A wonderful reflection on our country in the final two paragraphs of Conrad Black’s—who was received into the Roman Catholic Church on 18 June 1986—book, published in 2013, Flight of the Eagle: The Grand Strategies that Brought America from Colonial Dependence to World Leadership. Encounter Books: New York. 

The excerpt.

The United States is a country that takes less account of corruption and hypocrisy and is more susceptible, in Napoleon’s phrase, to “lies agreed upon,” than many other prominent nations (the Europeans and Japanese, after their appalling barbarism in the twentieth century, seem to have faced and accepted their guilt and shame). The United States remains incomparably the greatest and most successful country there has ever been. And though it is vulgar, banal, slovenly, and complacent, and most of its leadership cadres have failed it, it is neither lazy nor driven by a death wish. Historically, when the United States has needed strong leadership, it has found it. It does need leadership now, and it is not easily visible in the present sea of mediocre strivers. But America is threatened only by itself, and Americans, collectively, like themselves, and the country will come round. Someone will lead it on with a new purpose more galvanizing than just borrowing for the bovine satiety of fickle appetites, in politics as in consumer goods.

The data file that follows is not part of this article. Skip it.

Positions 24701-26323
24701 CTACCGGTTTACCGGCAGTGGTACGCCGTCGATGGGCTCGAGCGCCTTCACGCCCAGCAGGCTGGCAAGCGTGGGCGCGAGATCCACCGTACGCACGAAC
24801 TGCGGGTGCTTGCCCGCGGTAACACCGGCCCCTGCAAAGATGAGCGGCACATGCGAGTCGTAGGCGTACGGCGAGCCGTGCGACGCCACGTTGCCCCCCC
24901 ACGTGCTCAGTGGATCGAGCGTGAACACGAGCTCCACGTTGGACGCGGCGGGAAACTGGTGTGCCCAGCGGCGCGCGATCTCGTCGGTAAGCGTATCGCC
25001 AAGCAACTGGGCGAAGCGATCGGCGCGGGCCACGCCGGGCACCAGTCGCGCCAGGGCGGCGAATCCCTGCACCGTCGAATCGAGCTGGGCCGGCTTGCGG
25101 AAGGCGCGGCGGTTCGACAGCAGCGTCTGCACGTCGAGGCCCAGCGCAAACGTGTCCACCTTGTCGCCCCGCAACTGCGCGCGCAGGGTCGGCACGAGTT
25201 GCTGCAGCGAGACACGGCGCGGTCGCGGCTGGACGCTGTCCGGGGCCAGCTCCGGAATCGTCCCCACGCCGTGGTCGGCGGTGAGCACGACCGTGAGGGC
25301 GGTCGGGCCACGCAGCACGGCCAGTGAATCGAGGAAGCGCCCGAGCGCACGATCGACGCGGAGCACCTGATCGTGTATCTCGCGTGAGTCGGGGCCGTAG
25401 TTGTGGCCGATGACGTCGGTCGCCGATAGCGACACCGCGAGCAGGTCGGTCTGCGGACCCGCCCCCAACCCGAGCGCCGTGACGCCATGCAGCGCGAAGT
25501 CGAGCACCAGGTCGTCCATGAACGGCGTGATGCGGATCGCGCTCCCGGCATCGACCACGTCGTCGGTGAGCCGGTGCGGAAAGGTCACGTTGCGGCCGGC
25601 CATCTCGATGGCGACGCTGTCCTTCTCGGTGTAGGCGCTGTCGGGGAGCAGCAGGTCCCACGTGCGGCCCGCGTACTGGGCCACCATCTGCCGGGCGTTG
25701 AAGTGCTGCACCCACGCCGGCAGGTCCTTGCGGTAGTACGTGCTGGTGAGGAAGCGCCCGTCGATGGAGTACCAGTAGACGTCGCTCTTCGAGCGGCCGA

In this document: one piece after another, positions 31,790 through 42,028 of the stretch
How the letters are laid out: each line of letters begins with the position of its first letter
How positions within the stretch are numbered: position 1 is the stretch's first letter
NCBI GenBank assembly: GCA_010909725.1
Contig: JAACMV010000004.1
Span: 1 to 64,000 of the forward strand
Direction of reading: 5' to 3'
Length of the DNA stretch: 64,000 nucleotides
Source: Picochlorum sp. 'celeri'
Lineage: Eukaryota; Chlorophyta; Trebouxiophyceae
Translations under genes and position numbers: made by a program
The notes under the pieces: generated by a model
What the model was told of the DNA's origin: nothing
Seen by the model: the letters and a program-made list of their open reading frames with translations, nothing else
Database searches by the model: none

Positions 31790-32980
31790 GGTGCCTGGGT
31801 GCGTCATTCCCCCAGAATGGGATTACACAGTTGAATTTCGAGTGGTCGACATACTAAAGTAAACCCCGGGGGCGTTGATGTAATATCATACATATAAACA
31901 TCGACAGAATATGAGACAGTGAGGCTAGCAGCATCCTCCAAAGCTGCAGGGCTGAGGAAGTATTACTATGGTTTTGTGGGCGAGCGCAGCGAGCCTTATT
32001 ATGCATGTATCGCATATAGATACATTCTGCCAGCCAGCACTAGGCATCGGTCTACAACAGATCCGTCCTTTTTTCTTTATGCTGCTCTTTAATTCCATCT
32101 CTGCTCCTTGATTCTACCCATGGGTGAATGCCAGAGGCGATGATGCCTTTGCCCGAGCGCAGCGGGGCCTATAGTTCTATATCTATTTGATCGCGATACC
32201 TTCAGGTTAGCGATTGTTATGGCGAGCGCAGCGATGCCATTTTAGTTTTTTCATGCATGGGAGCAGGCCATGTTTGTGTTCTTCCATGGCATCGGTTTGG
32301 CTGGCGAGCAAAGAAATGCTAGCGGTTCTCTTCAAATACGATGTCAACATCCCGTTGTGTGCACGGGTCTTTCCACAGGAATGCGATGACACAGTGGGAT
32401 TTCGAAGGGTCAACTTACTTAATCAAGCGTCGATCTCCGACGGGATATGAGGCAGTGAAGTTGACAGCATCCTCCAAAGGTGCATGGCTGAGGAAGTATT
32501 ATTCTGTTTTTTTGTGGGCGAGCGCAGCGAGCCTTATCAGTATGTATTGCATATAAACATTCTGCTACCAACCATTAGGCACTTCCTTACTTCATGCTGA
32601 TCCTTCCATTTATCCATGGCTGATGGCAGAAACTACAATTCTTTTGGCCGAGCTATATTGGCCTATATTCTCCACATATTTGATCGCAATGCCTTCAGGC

Richard Nixon was correct that only Americans can defeat and humiliate the United States, and eventually, when they see it plain and have some serious leadership again, they will recognize the impulse to self-destruction as un-American, and turn it into one of national renovation. God, Providence, fate, or the Muse have not withdrawn His or its blessing, and the Americans will return to the manifest destiny of being a sensibly motivated and even exemplary country again, long before they have forfeited to any other long-surpassed nation the preeminence in the world for which America long strove, which it richly earned, and which it has more or less majestically retained. (p. 699)